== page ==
Art enthusiasts are being given the opportunity to view a masterpiece from the National Gallery’s Collection at Carmarthenshire Museum, as it re-opens its doors to visitors following a first phase of restoration works.
It will be the first time the museum has been open to the public since 2020 when it closed for phase one of improvement, funded by Carmarthenshire County Council.
People will be able to visit from Saturday to see Jean-Siméon Chardin’s ‘The House of Cards’, a painting from the National Gallery’s masterpiece collection, which was painted by the 18th century French artist in around 1740–1.
Carmarthenshire Museum was chosen by the National Gallery as one of only three museums in the UK to exhibit part of its collection.
The museum, in Abergwili, re-opens following completion of the first phase of restoration by Carmarthenshire County Council which has invested significantly to create a better environment for museum collections.
The expansive programme of phased works includes roof repairs, two new galleries, re-building of the chimneys and decorative stonework.
Phase one involved making the historic landmark building watertight, installing a new roof, restoring stonework on the front of the building, repairing over 100 windows, restoring the iconic lantern window over the museum’s central hall and the distinctive carved stone porch – both legacies of the building’s past as the palace of the Bishops of St Davids.
The museum also has a new shop to showcase gifts inspired by the museum collections and regional crafts and will open next week.
The museum entrance has also been adapted and is fully accessible with a gentle ramp and a power assisted outer door. Other sensitive modernisations have also been carried out.
Phase two of the ongoing restoration works is well underway and involves upgrading two galleries on the ground floor.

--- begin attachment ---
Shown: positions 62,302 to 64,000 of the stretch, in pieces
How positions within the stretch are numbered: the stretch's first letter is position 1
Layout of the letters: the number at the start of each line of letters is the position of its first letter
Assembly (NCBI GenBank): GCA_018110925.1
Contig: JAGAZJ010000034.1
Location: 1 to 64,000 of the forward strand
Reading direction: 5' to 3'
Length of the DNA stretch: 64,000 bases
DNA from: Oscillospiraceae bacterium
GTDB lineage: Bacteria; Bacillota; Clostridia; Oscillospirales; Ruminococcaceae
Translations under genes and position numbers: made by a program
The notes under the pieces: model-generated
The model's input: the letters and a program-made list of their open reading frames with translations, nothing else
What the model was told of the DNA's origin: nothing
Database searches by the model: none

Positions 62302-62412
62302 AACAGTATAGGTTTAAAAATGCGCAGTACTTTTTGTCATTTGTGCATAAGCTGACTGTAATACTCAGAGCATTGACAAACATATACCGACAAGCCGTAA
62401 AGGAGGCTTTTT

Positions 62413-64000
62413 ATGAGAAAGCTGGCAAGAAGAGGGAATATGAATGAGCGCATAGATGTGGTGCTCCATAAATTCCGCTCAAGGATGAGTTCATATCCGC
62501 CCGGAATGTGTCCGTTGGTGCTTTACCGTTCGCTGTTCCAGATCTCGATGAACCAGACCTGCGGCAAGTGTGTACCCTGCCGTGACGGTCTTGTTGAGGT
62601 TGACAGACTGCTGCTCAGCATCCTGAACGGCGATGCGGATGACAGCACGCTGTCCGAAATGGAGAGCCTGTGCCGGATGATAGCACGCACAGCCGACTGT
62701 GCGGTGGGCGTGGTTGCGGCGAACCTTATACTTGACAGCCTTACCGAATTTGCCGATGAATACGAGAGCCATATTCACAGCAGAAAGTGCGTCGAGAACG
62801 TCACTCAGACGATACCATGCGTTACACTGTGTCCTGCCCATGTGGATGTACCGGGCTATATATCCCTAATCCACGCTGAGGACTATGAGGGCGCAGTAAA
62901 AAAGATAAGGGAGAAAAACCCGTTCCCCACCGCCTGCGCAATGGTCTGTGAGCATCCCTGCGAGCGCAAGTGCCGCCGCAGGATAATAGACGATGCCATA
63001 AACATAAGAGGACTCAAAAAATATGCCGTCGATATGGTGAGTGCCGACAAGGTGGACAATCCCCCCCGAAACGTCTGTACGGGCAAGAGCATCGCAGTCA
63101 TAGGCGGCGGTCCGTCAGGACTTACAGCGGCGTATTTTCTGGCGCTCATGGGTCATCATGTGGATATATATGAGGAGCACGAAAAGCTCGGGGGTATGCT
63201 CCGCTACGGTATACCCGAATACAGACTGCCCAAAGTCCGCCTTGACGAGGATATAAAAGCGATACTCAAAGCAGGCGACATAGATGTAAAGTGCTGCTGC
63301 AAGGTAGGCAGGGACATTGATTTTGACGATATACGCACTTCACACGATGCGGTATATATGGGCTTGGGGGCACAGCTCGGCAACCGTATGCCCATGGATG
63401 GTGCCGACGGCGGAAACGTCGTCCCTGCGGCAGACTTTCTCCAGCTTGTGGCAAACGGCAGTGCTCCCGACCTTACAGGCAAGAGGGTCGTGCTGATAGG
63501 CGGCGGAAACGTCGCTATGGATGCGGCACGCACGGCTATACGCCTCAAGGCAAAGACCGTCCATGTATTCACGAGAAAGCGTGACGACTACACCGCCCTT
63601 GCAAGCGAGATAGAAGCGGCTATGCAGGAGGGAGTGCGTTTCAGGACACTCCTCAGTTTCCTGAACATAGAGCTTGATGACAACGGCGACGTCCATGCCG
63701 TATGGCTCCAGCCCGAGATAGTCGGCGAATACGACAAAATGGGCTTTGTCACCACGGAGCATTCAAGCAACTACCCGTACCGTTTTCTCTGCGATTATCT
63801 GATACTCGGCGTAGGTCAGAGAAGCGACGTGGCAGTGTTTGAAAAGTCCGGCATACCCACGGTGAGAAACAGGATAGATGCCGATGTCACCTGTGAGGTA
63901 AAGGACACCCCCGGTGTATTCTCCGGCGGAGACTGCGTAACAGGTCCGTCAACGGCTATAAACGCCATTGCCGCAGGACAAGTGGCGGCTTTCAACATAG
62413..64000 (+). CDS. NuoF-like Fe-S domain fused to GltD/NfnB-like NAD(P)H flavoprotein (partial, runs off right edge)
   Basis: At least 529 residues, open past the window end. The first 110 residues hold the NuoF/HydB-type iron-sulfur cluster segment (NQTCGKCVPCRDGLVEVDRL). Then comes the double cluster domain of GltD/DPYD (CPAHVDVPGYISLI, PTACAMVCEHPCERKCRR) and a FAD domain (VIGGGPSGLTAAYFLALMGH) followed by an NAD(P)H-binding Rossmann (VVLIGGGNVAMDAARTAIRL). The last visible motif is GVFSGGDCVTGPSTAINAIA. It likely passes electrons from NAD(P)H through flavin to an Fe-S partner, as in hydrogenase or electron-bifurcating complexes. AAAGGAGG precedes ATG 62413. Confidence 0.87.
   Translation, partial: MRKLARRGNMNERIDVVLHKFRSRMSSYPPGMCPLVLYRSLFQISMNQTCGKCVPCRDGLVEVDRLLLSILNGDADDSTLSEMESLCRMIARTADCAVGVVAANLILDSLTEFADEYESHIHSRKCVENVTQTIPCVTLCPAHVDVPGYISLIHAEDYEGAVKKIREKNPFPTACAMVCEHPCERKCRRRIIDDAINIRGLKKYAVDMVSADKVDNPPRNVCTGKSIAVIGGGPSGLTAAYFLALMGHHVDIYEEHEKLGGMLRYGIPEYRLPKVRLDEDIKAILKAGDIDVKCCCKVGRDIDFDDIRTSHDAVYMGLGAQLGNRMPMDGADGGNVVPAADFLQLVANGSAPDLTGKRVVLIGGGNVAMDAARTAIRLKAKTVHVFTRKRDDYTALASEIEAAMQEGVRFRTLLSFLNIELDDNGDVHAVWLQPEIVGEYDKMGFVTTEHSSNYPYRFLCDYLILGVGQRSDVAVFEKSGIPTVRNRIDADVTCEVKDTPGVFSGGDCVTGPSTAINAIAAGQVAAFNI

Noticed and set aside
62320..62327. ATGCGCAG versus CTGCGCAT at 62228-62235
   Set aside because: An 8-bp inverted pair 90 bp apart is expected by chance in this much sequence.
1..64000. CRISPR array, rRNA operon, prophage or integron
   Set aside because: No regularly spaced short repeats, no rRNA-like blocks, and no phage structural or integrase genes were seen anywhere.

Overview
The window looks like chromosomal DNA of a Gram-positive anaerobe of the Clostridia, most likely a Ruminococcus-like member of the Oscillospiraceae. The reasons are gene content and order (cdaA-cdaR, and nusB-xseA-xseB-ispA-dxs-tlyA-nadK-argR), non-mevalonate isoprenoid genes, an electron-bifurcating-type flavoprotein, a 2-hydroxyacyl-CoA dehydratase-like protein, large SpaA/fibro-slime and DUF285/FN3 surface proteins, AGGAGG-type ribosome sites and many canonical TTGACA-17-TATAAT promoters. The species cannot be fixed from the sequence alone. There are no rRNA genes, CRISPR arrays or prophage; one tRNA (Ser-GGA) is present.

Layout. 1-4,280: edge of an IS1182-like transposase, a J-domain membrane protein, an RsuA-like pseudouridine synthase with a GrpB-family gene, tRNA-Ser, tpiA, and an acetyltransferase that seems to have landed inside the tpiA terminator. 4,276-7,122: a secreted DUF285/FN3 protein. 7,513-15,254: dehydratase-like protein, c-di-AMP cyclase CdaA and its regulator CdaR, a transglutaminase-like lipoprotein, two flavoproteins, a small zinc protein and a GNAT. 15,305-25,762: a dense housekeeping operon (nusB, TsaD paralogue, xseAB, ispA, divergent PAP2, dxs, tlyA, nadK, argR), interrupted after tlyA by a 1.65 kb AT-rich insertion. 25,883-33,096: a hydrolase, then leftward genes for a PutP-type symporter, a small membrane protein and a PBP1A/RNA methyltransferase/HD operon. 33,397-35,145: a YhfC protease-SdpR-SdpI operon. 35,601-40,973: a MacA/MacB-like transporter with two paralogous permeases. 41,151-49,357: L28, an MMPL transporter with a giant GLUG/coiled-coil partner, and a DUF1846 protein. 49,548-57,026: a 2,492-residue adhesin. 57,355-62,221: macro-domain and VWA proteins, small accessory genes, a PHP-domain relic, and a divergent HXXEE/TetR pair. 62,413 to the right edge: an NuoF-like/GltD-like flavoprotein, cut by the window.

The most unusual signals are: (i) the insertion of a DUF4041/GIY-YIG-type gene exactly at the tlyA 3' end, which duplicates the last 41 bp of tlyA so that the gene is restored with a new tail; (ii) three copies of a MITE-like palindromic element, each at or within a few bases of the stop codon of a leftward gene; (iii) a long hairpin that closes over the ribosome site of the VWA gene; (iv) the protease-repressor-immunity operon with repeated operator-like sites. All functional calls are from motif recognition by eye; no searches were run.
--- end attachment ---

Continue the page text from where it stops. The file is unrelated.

This work, funded by Welsh Government, is expected to be completed by Easter.
The final phase will focus on smaller projects throughout the museum and the park and will get underway later this year.
During the museum’s closure, the surrounding Bishop’s Park has also undergone a transformation under the management of the Tywi Gateway Trust, featuring accessible pathways, landscaping, interpretation, and planting after the council granted £300,000 towards the cost of developing disused outbuildings into a vibrant visitor centre and café within the museum grounds.
Carmarthenshire County Council’s Cabinet Member for Culture, Sport and Tourism, Cllr Peter Hughes Griffiths, said: “A huge amount of restoration work has been already done and is continuing at Carmarthenshire Museum, and we are working towards a completion date later this year. We are pleased that we have been able to complete phase one of these works just in time to host this magnificent painting as part of the National Gallery’s Masterpiece Tour. We wanted to be able to welcome visitors back as soon as was possible so we kindly ask our visitors to bear with us as we complete the rest of the phased restoration works that are underway at the museum. Investing in our museums and engaging in cultural activity has a demonstrable positive impact on starting well, living well and ageing well. Our museums are the family photobook of the history of our county, documenting where we’ve come from and helping to shape the unique cultural identity of our future generations.”